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Olympic Judo Chronicles: 1992 Men's +95kg finals
Olympic Judo Chronicles: 1992 Men's +95kg finals
16 Nov 2020 15:30
by Oon Yeoh of JudoCrazy
David Finch /

David Khakhaleishvili became Olympic Champion in Barcelona using the grip on the belt. Oon Yeoh of JudoCrazy is again creating cutting-edge judo content in the series of the Olympic Judo Chronicles. JudoInside was present in the Palau Blau Grana venue witnessing the distinguished grip of the Georgian fighter.

At the 1991 Barcelona World Championships, the +95kg champion was Sergei Kossorotov of the Soviet Union who had beaten Frank Moreno Garcia of Cuba in the final. The Open Weight champion was Japan’s Naoya Ogawa, who had beaten David Khakhaleishvili of the Soviet Union. 

At the 1992 Barcelona Olympics, the Open Weight division had been removed and there was only the +95kg left. Moreno Garcia and Ogawa would be there of course but from the Unified Team (consisting of players from the former Soviet Union) there could be only one. As it turned out, it was Khakhaleishvili who was chosen. This might have been a relief to Ogawa as he had lost to Kossorotov at the 1991 World’s but he had beaten Khakhaleishvili decisively. But a lot can happen in a year.

Ogawa’s first two fights were relatively easy, against players from Guam and Kenya. He also breezed past Belgium’s Harry Van Barneveld with his favourite uchimata for ippon.

Even France’s David Douillet could not stop Ogawa from getting to the final. Ogawa spun him over with a “wrong leg” tai-otoshi and promptly held him down for waza-ari-awasete-ippon.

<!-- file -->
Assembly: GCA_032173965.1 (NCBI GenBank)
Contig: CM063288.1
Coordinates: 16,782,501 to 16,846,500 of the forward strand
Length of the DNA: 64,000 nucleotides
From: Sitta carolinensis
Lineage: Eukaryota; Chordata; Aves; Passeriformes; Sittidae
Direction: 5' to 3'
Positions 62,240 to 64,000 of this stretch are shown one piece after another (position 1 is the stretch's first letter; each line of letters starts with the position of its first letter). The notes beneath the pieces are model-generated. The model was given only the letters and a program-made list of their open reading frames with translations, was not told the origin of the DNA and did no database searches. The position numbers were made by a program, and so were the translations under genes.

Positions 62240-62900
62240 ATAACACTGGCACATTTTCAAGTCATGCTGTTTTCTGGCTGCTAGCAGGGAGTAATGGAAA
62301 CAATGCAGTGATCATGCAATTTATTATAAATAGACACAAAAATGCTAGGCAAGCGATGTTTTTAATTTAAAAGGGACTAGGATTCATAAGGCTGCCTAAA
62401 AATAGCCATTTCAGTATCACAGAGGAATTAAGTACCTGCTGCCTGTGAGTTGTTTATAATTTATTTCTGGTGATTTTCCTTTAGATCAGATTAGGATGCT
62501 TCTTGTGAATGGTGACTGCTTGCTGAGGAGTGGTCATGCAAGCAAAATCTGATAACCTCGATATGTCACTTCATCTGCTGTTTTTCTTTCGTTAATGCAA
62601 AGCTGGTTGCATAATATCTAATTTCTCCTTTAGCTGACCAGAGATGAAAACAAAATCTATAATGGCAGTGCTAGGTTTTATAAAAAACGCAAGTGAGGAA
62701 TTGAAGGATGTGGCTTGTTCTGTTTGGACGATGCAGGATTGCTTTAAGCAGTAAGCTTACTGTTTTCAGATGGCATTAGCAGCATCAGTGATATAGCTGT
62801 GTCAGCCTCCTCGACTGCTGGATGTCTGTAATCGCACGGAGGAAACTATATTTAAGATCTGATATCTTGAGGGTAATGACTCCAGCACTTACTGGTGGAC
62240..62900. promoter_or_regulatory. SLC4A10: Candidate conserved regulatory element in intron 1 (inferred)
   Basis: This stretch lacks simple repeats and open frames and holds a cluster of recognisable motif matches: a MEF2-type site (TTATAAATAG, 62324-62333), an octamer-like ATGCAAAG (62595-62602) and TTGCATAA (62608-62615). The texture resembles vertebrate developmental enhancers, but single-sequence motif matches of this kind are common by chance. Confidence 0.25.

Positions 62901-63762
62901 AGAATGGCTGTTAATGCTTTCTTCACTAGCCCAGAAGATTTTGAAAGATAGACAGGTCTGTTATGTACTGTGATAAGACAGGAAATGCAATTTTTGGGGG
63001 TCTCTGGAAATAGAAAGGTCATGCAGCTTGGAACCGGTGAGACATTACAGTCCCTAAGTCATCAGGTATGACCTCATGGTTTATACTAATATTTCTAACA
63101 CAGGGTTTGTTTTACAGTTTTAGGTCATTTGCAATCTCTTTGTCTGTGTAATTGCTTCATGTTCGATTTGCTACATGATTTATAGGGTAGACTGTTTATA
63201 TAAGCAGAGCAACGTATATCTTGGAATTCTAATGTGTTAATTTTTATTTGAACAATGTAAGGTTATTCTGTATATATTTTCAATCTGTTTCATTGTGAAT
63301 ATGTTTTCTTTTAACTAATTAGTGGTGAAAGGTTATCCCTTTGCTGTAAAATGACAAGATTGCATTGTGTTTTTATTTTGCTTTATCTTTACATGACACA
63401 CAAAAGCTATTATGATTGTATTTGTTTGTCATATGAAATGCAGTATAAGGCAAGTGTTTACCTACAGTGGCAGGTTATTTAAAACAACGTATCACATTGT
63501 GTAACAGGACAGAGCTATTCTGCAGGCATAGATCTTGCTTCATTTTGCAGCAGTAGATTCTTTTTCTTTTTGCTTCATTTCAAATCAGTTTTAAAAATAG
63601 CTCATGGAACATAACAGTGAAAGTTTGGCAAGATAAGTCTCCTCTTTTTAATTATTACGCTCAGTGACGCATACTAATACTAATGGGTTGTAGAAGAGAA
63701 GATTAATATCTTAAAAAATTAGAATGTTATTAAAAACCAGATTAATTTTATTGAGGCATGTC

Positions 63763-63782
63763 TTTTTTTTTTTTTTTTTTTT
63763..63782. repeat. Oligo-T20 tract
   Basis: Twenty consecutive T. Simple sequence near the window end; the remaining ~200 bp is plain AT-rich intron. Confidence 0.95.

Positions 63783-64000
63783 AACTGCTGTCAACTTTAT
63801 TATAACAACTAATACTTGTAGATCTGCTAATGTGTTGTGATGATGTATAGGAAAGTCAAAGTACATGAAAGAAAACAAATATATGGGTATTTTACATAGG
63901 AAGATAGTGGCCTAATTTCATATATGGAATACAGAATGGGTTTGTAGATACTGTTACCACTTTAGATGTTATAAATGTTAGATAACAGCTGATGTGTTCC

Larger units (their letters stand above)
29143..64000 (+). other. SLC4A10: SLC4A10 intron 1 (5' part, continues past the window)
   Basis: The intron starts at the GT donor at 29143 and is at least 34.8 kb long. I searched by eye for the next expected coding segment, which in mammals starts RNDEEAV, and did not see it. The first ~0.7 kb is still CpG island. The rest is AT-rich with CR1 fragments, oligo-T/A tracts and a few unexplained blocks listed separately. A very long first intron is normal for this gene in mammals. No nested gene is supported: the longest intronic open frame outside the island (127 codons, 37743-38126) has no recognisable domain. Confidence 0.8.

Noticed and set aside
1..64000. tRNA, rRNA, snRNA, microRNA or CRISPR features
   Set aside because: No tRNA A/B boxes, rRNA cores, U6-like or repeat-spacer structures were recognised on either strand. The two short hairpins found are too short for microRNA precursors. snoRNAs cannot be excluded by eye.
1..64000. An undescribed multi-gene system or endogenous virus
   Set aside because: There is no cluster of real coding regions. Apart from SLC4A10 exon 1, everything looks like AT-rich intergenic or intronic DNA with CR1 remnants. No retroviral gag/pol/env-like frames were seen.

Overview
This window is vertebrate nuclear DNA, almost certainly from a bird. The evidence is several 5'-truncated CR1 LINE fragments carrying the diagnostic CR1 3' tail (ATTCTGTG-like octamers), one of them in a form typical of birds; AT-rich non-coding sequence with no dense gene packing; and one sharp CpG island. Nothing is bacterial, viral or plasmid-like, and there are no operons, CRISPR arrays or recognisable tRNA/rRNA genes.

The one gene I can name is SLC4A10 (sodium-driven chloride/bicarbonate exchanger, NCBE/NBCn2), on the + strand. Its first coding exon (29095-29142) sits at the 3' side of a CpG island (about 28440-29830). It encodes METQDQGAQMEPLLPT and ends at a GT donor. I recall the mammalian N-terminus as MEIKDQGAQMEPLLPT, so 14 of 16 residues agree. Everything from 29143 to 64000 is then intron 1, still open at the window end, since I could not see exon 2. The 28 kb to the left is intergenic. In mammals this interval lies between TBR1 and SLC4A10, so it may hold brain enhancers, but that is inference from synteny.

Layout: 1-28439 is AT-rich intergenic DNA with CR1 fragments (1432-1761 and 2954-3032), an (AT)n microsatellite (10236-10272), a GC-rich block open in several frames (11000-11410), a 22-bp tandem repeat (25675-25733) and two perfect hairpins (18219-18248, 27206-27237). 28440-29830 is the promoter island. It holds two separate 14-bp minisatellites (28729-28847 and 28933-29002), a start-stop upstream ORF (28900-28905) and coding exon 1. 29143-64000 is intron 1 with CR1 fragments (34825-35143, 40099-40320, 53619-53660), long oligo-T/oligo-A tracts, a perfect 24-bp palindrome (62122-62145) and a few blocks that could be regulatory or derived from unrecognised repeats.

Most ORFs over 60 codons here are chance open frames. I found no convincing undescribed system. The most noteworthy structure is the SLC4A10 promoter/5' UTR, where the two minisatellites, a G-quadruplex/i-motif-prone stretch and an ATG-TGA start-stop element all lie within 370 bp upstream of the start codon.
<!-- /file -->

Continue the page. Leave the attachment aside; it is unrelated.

On the other side of the draw, Khakhaleishvili had on paper, much harder opponents. After an easy first match against Kahlifa Diouf of Senegal, he faced Moreno Garcia of Cuba, followed by Rafal Kubacki of Poland and Imre Csosz of Hungary. Garcia, of course, was a world silver medalist; Kubacki, a World bronze medallist (later to become a double World Champion); and Csosz, a World bronze medallist as well. He beat them all to earn a chance to meet Ogawa in the final.


The first bronze medal match between Moreno Garcia and Douillet was a nail-biting one with the Cuban scoring first with a counter and the Frenchmen scoring a higher point with soto-makikomi in the dying seconds of the match to win the bronze.

The second bronze medal fight, between Van Barneveld and Csosz was an equally exciting one with the Belgian scoring first with soto-makikomi. Then Csosz countered him to even things up before scoring with yet another counter to win the match.


In 1991, Ogawa had easily beaten Khakhaleishvili with tai-otoshi for ippon but the Georgian had clearly done his homework and knew exactly how to fight the Japanese champion. He scored first, using the famous Georgian grip on the belt to hurl Ogawa over for a waza-ari. Next, he took Ogawa back with a counter to score the second waza-ari, and with that he won Georgia its very first Olympic gold medal.

Read more cutting-edge judo content by Oon Yeoh at JudoPatreon